Angelo learned Nuer, Swahili, English, and Arabic in the camps as well, though he said modestly that he is “only partly fluent in Arabic and Nuer.” “In Ethiopia I became more involved in church. I have been Catholic since then. I was very involved with the Catholic faith there and stayed in the parish in the camp. The Bible encouraged me to do whatever I could, though circumstances might interfere. I taught catechism classes and explained the Catholic faith to young children in the camp. Before I came to the U.S., I tested and applied to the seminary in Africa. But by then there was an initiative to resettle the lost boys in America, so I gave up the idea of going to the seminary and came here.” In 1999, the UN, working in collaboration with the U.S. State Department, referred over 3,300 of the boys—now youths—to the U.S. for resettlement. “There is no way you can be trained into a new culture, but if you have some sort of common sense, you become acquainted with how things are done,” Angelo said. “I brought nothing with me but my clothing and my Dinka Catholic hymnal. When we arrived in Erie, the International Institute had an apartment ready for six of us to share.” With quiet satisfaction, Angelo added, “I started working that month. With the help of the Sisters of St. Benedict, I earned my GED [General Educational Development’s high school equivalency], and was living on my own within a year.”
is friend Joe Hartleb introduced Angelo to Dr. Mary Rose Barral, a former teacher at Gannon, and he enrolled as a Philosophy major.
“My friends and cousins ask me what I want to do with a degree in philosophy,” he said. “I don’t always have a straightforward answer for them. With philosophy you have to have some inborn need to question things—to consider. It helps me to think. I know I wish to stay. America is my home now. I would like to apply to graduate school when I have earned my bachelor’s degree and some day teach philosophy. My aim is to make it.”
Freedom to grow
“Socrates tells us ‘the unexamined life is not worth living,’” said Professor William Haggerty, Ph.D., who chairs the Philosophy Department at Gannon. “Philosophy teaches us reflection and self-examination. These are especially valuable in circumstances such as Angelo’s. He has grown a great deal since I met him—he’s a very serious student. He has a totally different perspective in terms of culture and international experience, which benefits the other students in his classes. He works very hard. I have enormous admiration for him.”
Angelo has a totally different perspective in terms of culture and international experience.
ith his age and experience, Angelo is hardly a typical undergraduate. He likes his fellow students and says they are always ready to help. Still, the vast difference between his experiences and theirs cannot help but distance him from his younger classmates. Any time for socializing is limited, for he works daily at Blair Company while also taking a full course load. Angelo has worked continuously since he arrived in Erie, and now shares an apartment in order to save his money for college expenses. He has little time to devote to the fun and games that other students enjoy, though he has done a bit of traveling and hopes to do more. “In 2003, I went to Harrisburg, Pittsburgh, and Philadelphia, Pennsylvania, and to Lansing and Grand Rapids, Michigan. I enjoy the freedom of driving wherever I wish and I would like to travel more around America,” he said. His favorite summer pastime is riding his bicycle around the area. “I like Gannon. My studies, my faith, and my job— those I rely upon,” he said quietly. “Priests like Father Santor [Director of Catholic Refugee Ministry at St. Mark Catholic Center] and my Philosophy professors, especially Dr. William Haggerty and Dr. David Nordquest, have been very helpful to me. Philosophy and faith helped me get through. Definitely.”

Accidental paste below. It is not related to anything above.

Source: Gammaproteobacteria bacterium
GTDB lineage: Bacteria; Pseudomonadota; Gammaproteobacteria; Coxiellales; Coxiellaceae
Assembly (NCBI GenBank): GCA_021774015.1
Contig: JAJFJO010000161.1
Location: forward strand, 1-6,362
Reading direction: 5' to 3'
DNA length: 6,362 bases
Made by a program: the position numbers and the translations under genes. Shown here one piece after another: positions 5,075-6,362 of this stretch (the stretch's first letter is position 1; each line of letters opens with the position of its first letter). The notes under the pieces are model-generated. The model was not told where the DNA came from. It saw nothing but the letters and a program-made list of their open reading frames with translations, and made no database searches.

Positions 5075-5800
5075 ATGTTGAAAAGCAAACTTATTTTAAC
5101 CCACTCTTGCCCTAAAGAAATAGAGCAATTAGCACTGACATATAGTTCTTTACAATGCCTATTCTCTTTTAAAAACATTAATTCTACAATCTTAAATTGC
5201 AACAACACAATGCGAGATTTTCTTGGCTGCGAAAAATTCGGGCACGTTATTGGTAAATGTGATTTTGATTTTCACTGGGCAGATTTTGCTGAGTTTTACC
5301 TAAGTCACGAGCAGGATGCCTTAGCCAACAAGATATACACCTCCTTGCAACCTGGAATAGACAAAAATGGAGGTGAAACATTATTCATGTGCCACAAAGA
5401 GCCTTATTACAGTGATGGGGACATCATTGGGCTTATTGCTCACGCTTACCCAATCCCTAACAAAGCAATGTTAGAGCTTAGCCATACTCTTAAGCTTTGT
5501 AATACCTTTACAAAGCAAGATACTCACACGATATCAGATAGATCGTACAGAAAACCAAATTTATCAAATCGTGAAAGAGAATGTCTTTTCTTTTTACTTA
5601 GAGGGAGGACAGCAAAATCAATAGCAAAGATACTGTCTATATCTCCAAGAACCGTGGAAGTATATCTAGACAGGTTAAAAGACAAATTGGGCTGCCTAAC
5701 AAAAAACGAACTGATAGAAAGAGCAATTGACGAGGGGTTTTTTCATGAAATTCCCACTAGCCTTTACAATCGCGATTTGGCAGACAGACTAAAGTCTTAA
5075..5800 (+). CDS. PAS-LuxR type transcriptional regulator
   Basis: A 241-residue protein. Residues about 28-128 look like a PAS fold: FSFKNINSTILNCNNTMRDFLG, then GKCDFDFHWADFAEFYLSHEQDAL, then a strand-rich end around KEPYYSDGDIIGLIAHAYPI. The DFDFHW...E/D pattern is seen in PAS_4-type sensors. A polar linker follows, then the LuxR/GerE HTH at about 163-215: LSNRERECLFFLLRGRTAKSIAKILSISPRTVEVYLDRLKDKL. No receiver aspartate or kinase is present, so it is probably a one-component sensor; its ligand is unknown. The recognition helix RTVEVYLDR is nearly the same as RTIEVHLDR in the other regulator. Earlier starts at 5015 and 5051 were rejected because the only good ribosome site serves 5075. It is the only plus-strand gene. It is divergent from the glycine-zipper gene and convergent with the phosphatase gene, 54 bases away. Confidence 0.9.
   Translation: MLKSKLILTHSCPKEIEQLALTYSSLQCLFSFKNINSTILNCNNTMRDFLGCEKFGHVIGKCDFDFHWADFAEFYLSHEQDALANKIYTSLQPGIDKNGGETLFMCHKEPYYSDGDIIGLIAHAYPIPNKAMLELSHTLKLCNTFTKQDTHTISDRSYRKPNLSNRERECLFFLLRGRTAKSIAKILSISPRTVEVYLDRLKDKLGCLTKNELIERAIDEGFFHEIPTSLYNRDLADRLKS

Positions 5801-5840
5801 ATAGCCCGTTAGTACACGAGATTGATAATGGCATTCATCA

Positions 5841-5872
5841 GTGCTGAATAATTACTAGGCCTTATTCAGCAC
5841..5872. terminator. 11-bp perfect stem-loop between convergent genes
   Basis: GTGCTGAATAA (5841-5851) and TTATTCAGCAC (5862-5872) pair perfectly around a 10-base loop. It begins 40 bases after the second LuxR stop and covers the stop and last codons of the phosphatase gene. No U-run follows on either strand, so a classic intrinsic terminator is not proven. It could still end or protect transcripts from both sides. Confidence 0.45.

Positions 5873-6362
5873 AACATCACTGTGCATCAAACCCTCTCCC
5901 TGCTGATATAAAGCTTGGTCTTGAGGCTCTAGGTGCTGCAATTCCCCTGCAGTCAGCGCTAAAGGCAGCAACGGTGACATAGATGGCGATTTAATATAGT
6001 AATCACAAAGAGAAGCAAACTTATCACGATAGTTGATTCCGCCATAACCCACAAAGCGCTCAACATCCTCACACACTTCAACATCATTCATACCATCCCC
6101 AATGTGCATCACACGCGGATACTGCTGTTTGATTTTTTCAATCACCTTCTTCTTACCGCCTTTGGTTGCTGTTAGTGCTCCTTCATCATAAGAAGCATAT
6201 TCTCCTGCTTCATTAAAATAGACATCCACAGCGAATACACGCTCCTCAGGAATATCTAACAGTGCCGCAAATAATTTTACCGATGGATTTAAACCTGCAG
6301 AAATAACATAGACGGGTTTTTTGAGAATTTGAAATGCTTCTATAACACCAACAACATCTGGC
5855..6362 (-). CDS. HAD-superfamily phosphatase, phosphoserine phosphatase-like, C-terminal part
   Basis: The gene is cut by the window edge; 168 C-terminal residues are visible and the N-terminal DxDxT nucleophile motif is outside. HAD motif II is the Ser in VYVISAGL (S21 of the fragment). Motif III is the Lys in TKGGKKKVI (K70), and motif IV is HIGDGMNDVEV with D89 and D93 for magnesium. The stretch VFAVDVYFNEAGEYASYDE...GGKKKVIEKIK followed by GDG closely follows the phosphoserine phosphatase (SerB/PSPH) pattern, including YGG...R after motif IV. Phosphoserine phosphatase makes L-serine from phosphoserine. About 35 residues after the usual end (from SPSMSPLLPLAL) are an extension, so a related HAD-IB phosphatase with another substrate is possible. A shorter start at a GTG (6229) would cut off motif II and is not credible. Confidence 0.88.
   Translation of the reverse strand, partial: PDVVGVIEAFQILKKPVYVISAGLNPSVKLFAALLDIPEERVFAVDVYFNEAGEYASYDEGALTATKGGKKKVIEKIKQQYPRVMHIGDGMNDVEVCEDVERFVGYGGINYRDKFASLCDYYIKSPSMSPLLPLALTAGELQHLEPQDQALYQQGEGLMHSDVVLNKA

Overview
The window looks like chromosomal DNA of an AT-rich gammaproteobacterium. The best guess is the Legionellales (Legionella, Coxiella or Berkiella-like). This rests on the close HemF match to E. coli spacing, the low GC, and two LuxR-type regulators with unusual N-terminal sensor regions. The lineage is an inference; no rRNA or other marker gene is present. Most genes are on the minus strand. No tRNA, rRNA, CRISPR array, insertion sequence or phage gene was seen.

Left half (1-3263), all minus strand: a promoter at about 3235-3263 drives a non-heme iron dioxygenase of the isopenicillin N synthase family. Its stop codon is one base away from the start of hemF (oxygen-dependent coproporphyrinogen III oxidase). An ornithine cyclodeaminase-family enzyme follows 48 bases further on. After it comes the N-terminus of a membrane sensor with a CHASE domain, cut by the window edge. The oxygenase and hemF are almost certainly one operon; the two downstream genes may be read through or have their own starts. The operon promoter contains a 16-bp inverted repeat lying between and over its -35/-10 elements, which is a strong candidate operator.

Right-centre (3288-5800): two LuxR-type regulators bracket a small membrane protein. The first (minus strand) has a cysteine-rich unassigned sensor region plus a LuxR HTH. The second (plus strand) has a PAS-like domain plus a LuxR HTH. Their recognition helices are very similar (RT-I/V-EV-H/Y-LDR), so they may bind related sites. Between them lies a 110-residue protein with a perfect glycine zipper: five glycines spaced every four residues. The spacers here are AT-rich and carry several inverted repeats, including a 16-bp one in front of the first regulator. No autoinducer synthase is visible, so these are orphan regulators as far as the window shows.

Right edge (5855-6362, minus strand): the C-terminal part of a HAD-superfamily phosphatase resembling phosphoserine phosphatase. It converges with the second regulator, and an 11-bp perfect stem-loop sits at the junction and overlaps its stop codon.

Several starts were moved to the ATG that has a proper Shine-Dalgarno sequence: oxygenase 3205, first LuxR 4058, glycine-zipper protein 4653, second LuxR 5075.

of Life Gannonâ€™s Counseling Psychology Program
The most complex machine on Earth is neither a computer nor a multi-geared propulsion engine. It is the human brain—the source of our thought, emotions, and actions.
The processes that make us human—thinking, reacting, imagining, anticipating, and performing—flow from our feelings, memories, abilities, and perceptions. How do we determine the reasons why we do the things we do? Or change them? Psychology is the study of the mind. At Gannon, the Counseling Psychology faculty members teach students how to use research and empirical analysis of human behavior to chart the course of the mind, offer insight, and steer clients into the calm after the storm. Professor Robert J. Nelsen, Ed.D., ABPP, and Director of Training, explained the different levels of Gannon’s Psych program. “While undergraduates in the program learn the history, philosophy, and scope of psychology, master’s level students learn to become good consumers of research. Doctoral students must perform and evaluate their own research. Human behavior is the raw data we use to expand our understanding of how the mind works.”
Charting the Course of Behavior
Counseling psych represents an intersection of many different disciplines, including biology, medicine, linguistics, statistics, anthropology, sociology, education, and artificial intelligence. According to Dr. Nelsen, it grew out of the nineteenth-century application of empiricism to philosophy—attempts to measure and quantify human behavior and intelligence. This multidisciplined (often colorful) background explains why some counseling psych programs confer Psy.D. degrees upon their graduates while others, which grew out of vocational education and psych programs, confer Ed.D. degrees. Still others, such as Gannon’s, confer a Ph.D. Regardless of the initials on the degree, all accredited doctoral counseling psych programs require mastery of the same essential course work. Gannon’s doctoral program in Counseling Psychology trains students to